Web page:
My issue with this dress code came in the form of how much more than men women were expected to be. How much more uncomfortable, how much more sexualised, how much more maintained and how much more out of pocket. Now, the dress code for gents seems reasonable enough to me - gents can have a beard, but they need to keep it nice, or they can be clean shaven. Uniform is a standard shirt and tie and typical black shoes - and everything else for gents is as I discussed above. Please shower. Please have tidy hair. Please brush your teeth. When you get onto the dress code for ladies, it is more than double the length and much more invasive. Women must wear heels. Women must wear the provided uniform - a fitted dress. Women must wear various, specifically mentioned items of makeup, including, but not limited to, foundation, lipgloss and red lipstick - and the woman is responsible for keeping this up to standard all day. Women must not only have their hair tied up, but it must be pinned and pleated or placed in a bun. Oh, and wear perfume, wash your hair every day and y'know obviously, all the usual hygiene requirements too. I cannot fathom how in this year, in our society, this seems okay to anyone. I am there, allegedly, to greet customers, to use my product knowledge and experience to advise them on the best beverage products for their requirements and to efficiently process their transactions. Can anyone tell me how wearing high heels, red lipstick and eyeliner would help me do this?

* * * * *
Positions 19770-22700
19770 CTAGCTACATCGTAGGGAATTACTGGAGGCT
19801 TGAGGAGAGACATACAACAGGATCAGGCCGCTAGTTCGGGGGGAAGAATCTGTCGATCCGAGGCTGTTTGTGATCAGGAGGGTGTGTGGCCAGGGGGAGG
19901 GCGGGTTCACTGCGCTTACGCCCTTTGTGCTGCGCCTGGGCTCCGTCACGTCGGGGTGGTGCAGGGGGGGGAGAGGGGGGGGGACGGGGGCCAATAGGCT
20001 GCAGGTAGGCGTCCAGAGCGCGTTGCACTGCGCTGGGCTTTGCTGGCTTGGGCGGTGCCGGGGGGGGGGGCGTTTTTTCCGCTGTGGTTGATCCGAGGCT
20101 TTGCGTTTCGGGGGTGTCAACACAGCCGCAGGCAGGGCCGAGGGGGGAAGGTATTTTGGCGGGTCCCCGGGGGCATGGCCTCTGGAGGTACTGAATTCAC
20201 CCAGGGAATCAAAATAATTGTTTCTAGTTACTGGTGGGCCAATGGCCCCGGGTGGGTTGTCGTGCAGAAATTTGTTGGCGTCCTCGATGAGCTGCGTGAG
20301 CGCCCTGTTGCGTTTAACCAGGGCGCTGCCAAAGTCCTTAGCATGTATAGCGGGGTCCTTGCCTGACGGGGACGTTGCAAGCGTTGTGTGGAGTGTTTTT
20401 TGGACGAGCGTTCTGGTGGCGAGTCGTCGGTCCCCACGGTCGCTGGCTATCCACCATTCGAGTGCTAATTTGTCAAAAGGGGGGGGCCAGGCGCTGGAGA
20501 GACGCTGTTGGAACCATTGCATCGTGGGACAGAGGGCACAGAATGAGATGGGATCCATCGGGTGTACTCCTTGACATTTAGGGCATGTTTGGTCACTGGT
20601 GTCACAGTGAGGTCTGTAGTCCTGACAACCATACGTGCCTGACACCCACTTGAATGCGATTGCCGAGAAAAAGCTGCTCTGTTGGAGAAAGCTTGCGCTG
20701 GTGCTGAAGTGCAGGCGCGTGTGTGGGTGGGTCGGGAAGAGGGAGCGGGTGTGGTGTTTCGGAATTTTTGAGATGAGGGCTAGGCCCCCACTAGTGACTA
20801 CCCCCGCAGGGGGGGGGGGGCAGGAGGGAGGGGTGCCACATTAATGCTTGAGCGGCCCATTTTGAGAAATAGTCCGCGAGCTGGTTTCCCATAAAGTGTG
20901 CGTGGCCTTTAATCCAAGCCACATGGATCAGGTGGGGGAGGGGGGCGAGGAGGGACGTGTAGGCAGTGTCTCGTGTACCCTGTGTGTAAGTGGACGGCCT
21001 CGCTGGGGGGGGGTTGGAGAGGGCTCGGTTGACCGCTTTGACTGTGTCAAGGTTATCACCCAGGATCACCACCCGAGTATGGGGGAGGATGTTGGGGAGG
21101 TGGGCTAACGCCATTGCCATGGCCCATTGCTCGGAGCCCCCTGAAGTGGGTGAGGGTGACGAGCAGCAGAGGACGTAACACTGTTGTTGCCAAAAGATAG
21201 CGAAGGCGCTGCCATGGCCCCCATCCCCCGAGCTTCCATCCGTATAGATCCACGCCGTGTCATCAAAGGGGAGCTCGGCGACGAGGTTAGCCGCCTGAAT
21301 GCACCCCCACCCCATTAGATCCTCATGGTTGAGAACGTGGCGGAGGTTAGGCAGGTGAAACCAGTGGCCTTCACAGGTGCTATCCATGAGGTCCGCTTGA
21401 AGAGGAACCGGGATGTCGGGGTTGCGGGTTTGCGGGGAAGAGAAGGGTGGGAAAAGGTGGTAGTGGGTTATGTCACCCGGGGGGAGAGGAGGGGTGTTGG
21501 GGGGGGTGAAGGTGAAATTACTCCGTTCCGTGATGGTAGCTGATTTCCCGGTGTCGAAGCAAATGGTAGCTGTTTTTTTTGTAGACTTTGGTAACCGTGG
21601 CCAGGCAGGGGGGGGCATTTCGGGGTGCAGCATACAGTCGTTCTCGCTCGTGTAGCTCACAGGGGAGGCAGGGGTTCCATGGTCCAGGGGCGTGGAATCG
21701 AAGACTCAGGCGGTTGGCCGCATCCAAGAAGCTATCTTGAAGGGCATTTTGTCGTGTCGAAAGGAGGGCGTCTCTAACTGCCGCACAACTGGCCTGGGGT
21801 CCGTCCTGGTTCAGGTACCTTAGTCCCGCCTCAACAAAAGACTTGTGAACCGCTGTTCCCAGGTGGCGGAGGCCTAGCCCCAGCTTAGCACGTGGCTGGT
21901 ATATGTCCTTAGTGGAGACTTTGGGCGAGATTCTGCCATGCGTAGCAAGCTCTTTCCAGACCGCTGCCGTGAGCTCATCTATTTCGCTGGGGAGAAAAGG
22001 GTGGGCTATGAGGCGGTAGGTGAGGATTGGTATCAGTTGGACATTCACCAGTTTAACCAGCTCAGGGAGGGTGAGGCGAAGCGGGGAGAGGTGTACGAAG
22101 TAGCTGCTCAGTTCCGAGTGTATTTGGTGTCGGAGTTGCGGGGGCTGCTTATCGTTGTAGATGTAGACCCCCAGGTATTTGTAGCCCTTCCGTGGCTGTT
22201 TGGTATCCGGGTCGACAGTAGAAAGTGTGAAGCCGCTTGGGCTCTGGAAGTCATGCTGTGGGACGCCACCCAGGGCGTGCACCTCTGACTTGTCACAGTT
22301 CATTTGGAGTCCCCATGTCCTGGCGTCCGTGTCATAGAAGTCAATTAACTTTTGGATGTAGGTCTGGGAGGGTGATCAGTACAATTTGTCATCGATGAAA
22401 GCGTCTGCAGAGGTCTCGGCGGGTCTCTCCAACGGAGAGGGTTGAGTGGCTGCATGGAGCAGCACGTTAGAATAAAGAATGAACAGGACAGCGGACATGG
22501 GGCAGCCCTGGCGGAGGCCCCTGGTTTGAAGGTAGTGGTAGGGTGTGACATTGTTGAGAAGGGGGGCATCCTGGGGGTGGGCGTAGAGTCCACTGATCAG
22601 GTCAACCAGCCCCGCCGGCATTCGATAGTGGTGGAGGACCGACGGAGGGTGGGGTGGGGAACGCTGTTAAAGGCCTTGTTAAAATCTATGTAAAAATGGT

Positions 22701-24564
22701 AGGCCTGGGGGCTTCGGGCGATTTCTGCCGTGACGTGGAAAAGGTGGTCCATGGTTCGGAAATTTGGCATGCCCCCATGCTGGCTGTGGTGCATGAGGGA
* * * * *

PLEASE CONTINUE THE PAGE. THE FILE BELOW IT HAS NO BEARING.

No makeup, but still exactly the same knowledge of customer service as I would have with eyeliner on...